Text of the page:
Money can't always buy success, Miami deal shows
By Julian Linden
NEW YORK (Reuters) - Spending vasts amount of money is no guarantee for instant success, as the Miami Marlins discovered. Now, the team's owners are under fire for a proposal to trade their most expensive players to Toronto.
Major League Baseball executives on Wednesday were still poring over terms agreed by the two sides before approving a swap that would shift high-priced players including Jose Reyes, Josh Johnson and Mark Buehrle from the Marlins to the Blue Jays and slice some $160 million off Miami's payroll.
The proposed deal, which unsurprisingly produced howls of protest from Miami fans and squeals of delight in Toronto, comes about three months after the Red Sox unloaded about a quarter of a billion in salaries in a mega-deal with the Dodgers.
"It's very hard to referee owners who have their own sense of their best interest," former MLB commissioner Fay Vincent told Reuters in telephone interview on Wednesday.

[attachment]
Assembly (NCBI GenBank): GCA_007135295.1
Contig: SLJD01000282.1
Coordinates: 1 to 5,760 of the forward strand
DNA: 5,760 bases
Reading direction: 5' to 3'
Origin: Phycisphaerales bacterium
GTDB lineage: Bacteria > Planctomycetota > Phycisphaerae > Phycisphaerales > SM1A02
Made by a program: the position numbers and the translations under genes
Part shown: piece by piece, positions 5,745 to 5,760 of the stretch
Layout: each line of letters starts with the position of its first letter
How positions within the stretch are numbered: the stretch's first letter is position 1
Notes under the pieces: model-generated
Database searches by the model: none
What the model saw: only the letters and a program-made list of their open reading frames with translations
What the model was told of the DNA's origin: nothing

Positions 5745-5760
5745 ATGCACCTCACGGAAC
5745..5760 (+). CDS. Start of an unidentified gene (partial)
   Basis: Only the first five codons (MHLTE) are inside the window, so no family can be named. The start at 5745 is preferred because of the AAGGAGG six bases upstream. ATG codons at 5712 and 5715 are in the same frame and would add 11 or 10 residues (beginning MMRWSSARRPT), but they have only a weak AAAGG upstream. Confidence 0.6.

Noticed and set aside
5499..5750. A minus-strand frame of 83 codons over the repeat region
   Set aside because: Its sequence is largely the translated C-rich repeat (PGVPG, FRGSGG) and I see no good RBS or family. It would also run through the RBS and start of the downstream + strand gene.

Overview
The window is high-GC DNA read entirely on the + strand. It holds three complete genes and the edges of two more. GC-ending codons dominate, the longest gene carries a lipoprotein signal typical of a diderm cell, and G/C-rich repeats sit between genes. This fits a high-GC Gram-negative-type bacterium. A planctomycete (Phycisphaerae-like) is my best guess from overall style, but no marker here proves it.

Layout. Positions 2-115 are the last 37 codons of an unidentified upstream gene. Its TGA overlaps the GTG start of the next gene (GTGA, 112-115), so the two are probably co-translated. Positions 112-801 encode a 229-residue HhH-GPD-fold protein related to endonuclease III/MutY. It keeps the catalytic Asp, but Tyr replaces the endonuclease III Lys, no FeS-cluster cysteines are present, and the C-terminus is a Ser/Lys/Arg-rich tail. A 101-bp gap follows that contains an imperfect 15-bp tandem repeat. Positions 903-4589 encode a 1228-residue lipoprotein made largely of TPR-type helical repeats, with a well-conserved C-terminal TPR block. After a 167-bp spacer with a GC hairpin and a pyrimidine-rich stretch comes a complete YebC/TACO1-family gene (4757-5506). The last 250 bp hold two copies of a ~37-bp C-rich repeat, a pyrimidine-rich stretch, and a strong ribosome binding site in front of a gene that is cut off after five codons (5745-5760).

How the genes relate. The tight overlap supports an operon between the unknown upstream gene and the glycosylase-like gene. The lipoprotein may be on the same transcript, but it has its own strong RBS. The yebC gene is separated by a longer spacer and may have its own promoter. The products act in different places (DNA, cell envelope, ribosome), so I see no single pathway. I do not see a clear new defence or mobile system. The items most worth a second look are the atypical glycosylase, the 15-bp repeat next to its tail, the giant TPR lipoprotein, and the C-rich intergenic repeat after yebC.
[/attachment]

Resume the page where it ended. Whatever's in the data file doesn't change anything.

"What we're really seeing is the natural development of the response to enormous baseball salaries."
Of course, it is individual owners who have chosen to pay the freight on free agents, even when shown the example of the 2012 Oakland Athletics, who dethroned two-time American League champion Texas Rangers as division champions despite having the league's lowest payroll.
The trade figures to turn Toronto into instant contenders, fortifying the starting rotation with Johnson and Buehrle, and adding an electrifying talent in four-time All Star shortstop Reyes (11 home runs, 57 RBIs, 40 steals, .287 and 12 triples).
Given last season's resurgence in Baltimore, where the Orioles improved by 24 games to win a wildcard playoff berth, the rise of the Blue Jays will put even more pressure on the Red Sox to get better or flounder in the AL East, which also the New York Yankees and Tampa Bay Rays poised to make a run for it. Continued...